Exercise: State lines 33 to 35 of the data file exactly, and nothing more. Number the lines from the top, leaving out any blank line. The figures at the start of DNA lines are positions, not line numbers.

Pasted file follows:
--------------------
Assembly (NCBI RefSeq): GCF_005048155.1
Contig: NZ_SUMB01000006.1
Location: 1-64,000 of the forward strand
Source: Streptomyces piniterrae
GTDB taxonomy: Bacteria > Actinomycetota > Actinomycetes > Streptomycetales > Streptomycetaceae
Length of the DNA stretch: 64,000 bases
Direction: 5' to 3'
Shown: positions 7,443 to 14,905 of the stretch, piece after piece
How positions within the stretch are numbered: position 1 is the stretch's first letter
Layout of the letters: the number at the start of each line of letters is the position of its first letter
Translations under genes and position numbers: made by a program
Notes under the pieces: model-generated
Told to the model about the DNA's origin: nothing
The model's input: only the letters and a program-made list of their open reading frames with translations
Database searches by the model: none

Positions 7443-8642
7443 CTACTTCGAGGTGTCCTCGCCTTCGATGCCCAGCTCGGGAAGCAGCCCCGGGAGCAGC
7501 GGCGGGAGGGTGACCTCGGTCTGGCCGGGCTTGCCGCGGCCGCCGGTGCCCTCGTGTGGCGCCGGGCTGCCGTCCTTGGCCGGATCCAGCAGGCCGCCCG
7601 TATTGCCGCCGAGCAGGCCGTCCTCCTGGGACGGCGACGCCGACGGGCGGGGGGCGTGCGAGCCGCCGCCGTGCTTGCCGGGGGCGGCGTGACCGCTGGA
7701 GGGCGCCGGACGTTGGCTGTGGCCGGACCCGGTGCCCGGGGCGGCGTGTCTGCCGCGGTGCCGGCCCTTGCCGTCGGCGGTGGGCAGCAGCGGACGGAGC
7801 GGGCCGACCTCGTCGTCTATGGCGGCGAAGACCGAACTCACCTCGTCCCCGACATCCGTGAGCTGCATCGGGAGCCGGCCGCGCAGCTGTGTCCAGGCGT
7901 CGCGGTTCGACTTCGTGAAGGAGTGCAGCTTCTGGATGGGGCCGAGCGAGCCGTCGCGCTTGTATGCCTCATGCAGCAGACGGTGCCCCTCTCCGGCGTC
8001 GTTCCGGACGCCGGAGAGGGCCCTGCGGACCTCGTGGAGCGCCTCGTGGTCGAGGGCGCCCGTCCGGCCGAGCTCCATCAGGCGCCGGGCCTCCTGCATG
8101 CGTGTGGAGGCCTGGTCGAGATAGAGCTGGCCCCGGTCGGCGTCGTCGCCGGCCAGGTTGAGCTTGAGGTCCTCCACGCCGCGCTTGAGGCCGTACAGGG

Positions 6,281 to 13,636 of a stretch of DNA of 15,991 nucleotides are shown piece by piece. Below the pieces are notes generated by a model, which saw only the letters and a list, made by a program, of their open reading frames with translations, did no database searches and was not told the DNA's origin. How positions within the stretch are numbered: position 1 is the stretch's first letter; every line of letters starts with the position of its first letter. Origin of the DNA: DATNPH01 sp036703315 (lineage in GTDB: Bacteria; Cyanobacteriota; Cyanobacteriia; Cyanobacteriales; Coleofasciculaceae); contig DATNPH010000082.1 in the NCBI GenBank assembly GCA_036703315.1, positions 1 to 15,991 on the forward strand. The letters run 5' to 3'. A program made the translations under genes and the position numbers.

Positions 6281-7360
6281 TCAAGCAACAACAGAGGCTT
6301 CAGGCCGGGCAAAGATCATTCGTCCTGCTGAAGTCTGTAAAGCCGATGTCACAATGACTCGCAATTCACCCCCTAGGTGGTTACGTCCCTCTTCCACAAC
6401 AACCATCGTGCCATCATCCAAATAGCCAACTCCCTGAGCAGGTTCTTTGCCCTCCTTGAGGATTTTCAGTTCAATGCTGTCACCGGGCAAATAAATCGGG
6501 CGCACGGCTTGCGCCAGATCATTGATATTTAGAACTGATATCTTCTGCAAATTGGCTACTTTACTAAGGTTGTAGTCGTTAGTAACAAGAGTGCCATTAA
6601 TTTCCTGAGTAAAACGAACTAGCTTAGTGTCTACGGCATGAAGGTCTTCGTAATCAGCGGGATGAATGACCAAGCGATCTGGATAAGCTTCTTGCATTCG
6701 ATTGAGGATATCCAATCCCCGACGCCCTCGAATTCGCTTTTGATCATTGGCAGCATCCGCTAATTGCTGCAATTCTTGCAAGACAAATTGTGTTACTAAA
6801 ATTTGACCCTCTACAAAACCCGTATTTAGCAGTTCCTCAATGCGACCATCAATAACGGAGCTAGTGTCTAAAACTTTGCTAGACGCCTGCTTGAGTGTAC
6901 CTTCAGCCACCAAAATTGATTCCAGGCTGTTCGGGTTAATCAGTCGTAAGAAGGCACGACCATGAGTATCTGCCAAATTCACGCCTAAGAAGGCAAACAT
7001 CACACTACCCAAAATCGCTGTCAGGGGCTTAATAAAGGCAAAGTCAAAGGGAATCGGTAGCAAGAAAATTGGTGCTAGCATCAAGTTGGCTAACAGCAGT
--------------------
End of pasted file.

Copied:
6801 ATTTGACCCTCTACAAAACCCGTATTTAGCAGTTCCTCAATGCGACCATCAATAACGGAGCTAGTGTCTAAAACTTTGCTAGACGCCTGCTTGAGTGTAC
6901 CTTCAGCCACCAAAATTGATTCCAGGCTGTTCGGGTTAATCAGTCGTAAGAAGGCACGACCATGAGTATCTGCCAAATTCACGCCTAAGAAGGCAAACAT
7001 CACACTACCCAAAATCGCTGTCAGGGGCTTAATAAAGGCAAAGTCAAAGGGAATCGGTAGCAAGAAAATTGGTGCTAGCATCAAGTTGGCTAACAGCAGT